myAwesomeApp.gallery = function(){
	// [... other code ...]
}();
myAwesomeApp.componentAvailable('gallery');

Telling the implementers when components are available

The last thing to add (actually as a courtesy measure for debugging and implementers) is to offer a listener function that gets notified when the component has been loaded:

var myAwesomeApp = {
	components :{
		formcheck:{
			url:'formcheck.js',
			loaded:false
		},
		dynamicnav:{
			url:'dynamicnav.js',
			loaded:false
		},
		gallery:{
			url:'gallery.js',
			loaded:false
		},
		lightbox:{
			url:'lightbox.js',
			loaded:false
		}
	},
	addComponent:function(component){
		var c = this.components[component];
		if(c && c.loaded === false){
			var s = document.createElement('script');
			s.setAttribute('type', 'text/javascript');
			s.setAttribute('src',c.url);
			document.getElementsByTagName('head')[0].appendChild(s);
		}
	},
	componentAvailable:function(component){
		this.components[component].loaded = true;
		if(this.listener){
			this.listener(component);
		};
	}
};

This allows you to write a main listener function that acts when certain components have been loaded, for example:

myAwesomeApp.listener = function(component){
	if(component === 'gallery'){
	   showGallery();
	}
};

Extending with other components

As the main object is public, other developers can extend the components object with own components and use the listener function to load dependent components. Say you have a bespoke component with data and labels in extra files:

myAwesomeApp.listener = function(component){
	if(component === 'bespokecomponent'){
		myAwesomeApp.addComponent('bespokelabels');
	};
	if(component === 'bespokelabels'){
		myAwesomeApp.addComponent('bespokedata');
	};
	if(component === 'bespokedata'){
		myAwesomeApp,bespokecomponent.init();
	};
};
myAwesomeApp.components.bespokecomponent = {
	url:'bespoke.js',
	loaded:false
};
myAwesomeApp.components.bespokelabels = {
	url:'bespokelabels.js',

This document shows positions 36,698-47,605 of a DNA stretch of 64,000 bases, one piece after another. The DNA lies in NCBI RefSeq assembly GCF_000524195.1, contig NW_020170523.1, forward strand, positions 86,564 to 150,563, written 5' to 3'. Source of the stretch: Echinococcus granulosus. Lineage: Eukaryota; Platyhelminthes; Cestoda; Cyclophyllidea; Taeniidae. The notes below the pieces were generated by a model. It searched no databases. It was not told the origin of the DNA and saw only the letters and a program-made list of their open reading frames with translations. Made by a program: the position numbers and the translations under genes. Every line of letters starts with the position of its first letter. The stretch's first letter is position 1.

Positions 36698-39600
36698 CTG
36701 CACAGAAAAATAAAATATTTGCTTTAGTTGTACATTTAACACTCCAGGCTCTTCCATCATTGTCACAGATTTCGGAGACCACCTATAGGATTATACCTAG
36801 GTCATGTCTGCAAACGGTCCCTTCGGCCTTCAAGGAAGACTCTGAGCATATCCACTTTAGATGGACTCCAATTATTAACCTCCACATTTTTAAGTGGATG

loaded:false
};
myAwesomeApp.components.bespokedata = {
	url:'bespokedata.js',
	loaded:false
};
myAwesomeApp.addComponent('bespokecomponent');

Following this practice you can write pretty complex apps and still have full control over what is available when. You can also extend this to allow for CSS files to be added on demand.

Influences

If you like this idea and wondered if someone already uses it, take a look at the Yahoo! User Interface library, and especially at the YAHOO_config option of the global YAHOO.js object.

This article available in German at webkrauts.de

About the author

Christian Heilmann grew up in Germany and, after a year working for the red cross, spent a year as a radio producer. From 1997 onwards he worked for several agencies in Munich as a web developer. In 2000 he moved to the States to work for Etoys and, after the .com crash, he moved to the UK where he lead the web development department at Agilisys. In April 2006 he joined Yahoo! UK as a web developer and moved on to be the Lead Developer Evangelist for the Yahoo Developer Network. In December 2010 he moved on to Mozilla as Principal Developer Evangelist for HTML5 and the Open Web. He publishes an almost daily blog at http://wait-till-i.com and runs an article repository at http://icant.co.uk. He also authored Beginning JavaScript with DOM Scripting and Ajax: From Novice to Professional.